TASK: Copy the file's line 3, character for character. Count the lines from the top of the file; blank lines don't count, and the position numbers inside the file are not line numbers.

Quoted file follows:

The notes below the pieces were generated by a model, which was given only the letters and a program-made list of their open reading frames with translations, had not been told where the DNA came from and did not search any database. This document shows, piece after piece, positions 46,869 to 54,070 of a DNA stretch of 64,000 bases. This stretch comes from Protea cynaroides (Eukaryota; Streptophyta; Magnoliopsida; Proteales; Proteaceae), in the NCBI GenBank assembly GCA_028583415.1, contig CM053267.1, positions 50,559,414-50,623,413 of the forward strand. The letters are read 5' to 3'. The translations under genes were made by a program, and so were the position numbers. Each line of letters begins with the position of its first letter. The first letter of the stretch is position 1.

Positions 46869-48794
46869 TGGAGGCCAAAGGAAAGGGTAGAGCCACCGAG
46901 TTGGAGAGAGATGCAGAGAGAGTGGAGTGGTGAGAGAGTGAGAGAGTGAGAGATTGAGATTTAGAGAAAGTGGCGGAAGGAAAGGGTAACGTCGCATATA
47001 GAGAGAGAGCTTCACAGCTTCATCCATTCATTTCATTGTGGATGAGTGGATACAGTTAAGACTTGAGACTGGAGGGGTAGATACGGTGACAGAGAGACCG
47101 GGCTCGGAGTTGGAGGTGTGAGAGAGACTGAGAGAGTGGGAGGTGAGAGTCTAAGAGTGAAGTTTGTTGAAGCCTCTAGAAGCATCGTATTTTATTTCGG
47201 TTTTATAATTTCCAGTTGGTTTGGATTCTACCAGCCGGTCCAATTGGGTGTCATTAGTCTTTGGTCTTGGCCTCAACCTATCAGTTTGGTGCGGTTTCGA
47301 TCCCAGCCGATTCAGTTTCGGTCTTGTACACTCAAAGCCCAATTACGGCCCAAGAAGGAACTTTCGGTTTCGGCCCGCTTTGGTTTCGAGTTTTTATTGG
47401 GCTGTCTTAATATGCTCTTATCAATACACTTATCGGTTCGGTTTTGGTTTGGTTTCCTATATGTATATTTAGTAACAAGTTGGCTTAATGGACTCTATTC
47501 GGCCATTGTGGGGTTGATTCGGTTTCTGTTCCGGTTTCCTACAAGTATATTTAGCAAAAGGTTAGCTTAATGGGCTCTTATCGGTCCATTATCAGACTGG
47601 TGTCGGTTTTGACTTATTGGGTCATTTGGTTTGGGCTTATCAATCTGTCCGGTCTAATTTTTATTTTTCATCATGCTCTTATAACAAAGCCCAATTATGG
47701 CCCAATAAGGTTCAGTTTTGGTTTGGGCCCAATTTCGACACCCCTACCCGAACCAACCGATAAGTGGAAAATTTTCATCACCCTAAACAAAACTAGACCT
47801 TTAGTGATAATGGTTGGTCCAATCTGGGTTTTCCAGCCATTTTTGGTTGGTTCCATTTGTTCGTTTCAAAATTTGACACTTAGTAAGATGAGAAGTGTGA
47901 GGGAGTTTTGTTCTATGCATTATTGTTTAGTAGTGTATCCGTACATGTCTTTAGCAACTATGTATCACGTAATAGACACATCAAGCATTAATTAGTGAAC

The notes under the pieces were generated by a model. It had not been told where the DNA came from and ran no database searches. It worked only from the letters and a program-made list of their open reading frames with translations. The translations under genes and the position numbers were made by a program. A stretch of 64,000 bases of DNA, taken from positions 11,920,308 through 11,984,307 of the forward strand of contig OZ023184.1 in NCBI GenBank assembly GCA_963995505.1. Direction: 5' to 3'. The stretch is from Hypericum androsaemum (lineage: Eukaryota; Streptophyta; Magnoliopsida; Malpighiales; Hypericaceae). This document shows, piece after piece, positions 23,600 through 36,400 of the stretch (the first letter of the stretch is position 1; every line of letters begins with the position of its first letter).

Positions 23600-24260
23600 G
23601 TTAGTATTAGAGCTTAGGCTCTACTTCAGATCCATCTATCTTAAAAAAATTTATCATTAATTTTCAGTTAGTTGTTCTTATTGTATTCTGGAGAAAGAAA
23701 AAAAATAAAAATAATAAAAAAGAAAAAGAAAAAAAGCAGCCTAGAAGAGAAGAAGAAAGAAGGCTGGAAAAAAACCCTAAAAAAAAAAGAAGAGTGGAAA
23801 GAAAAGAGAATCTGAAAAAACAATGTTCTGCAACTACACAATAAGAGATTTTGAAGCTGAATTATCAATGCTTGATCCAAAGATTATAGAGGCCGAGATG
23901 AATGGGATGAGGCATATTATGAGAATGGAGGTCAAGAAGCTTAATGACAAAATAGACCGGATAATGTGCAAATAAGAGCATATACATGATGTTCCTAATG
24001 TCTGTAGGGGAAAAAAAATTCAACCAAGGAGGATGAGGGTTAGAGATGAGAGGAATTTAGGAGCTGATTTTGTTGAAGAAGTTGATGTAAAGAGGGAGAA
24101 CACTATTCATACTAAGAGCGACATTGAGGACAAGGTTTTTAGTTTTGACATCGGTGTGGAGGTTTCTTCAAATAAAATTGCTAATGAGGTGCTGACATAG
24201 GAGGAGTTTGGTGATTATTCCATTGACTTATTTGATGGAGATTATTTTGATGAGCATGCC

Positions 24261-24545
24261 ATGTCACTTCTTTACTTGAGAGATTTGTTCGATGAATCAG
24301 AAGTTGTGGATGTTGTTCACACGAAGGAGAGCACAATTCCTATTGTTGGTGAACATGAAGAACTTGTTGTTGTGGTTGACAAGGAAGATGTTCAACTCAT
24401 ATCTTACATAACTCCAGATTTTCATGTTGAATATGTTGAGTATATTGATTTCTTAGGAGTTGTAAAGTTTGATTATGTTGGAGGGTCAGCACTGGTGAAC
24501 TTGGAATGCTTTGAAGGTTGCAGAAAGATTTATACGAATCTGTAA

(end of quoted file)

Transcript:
46869 TGGAGGCCAAAGGAAAGGGTAGAGCCACCGAG